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News Thu Apr 05 2012

University of Chicago To Publish 2008 Self-Published Book

What's the motivation to self-publish? I'd always thought there was a stigma to going this route. I thought the general opinion was that it was kind of like going to the prom without a date, that self-publishers "haven't accepted that their book isn't well-written [and] haven't developed the critical skills necessary to recognise in which ways their work is lacking" (OK, so that's just an anonymous "working writer" on an internet forum).

It seems that perception has been changing in the last few years, though. Why? Well, obviously, most unknown writers' odds of getting picked up by a major publisher are a long shot, particularly in an economy where publishing houses are forced to cut expenses to stay competitive, according to the New York Times. Self-publishing has definitely grown in popularity in the last few years. Kevin Weiss, president and chief executive of Author Solutions (which owns, among others, iUniverse, AuthorHouse and Xlibris) told the New York Times they published 26,000 new books in 2011, as compared to 13,000 in 2007. In the same article, Brittany Turner of CreateSpace (the self-publishing arm of Amazon.com) reported an 80% increase in books published between 2009 and 2010. As for proof of quality, self-publishers have gone on to become best-sellers and some have gone on to get picked up by traditional publishers, such as Louise Voss and Mark Edwards, whose expertly self-marketed book Catch Your Death went on to snag a six-figure advance from HarperFiction, according to the marketing website expertmessagegroup.com.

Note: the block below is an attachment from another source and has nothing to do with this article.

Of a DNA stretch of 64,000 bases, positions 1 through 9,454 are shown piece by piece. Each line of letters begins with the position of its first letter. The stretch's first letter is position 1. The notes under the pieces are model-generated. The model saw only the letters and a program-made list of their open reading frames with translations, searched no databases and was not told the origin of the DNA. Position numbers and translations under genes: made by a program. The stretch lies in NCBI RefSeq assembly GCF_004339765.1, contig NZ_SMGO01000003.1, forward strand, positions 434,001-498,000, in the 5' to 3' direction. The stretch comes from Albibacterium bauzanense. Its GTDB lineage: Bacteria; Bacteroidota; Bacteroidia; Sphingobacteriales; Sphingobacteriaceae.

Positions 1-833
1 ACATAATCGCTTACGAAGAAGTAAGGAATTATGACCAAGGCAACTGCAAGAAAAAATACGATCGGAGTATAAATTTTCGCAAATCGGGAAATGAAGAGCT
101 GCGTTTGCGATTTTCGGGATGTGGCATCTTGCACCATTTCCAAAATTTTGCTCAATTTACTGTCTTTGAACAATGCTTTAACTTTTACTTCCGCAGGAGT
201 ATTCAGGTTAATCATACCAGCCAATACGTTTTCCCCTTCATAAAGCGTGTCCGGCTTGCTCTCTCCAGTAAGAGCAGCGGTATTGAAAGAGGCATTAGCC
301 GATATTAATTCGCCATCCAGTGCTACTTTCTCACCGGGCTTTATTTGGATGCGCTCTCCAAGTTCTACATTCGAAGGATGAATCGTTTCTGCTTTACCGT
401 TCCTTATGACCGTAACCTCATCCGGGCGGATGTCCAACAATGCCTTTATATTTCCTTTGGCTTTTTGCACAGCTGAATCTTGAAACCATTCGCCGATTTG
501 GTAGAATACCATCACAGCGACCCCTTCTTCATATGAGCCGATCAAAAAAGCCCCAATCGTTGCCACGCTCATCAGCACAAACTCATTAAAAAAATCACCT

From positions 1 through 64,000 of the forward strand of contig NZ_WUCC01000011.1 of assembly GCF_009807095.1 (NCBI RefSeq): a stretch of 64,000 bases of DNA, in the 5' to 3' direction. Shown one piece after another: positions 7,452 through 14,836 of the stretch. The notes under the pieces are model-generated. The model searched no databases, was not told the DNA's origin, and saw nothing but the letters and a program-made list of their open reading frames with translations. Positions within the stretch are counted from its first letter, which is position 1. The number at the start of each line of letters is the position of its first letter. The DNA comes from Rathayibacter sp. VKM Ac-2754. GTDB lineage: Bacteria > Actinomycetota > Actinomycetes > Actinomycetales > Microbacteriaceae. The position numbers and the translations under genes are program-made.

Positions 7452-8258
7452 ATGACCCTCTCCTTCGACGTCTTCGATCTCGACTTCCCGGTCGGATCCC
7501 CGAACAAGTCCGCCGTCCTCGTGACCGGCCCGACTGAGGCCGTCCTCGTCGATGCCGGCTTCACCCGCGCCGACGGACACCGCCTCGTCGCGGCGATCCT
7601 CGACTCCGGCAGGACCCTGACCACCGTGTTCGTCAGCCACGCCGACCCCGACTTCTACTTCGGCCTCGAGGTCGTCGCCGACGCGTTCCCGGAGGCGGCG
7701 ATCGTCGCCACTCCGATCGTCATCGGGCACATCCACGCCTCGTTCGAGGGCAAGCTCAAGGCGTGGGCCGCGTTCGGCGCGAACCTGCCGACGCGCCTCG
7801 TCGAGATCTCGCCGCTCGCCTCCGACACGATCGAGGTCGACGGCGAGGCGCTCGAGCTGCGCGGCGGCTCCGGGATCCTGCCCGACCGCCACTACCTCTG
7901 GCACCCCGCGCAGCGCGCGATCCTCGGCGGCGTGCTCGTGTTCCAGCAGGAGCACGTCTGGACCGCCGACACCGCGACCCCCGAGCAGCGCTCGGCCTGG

The latest self to traditional publishing Cinderella story is Sergio De La Pava's A Naked Singularity, to be published by the University of Chicago Press in May. Levi Stahl, promotions director for U. of C. Press told mediabistro.com "I read a review in the Quarterly Conversation that said the novel was the best [the reviewer] had read all year, maybe the best of the decade. ...I discovered...it was brilliant, and it was a shame that no publisher had signed it. I started rattling cages here at Chicago to convince people we should publish the book. Without cheap digital publishing technology, the book would never have existed; without the Web, I would never have heard about it."

 
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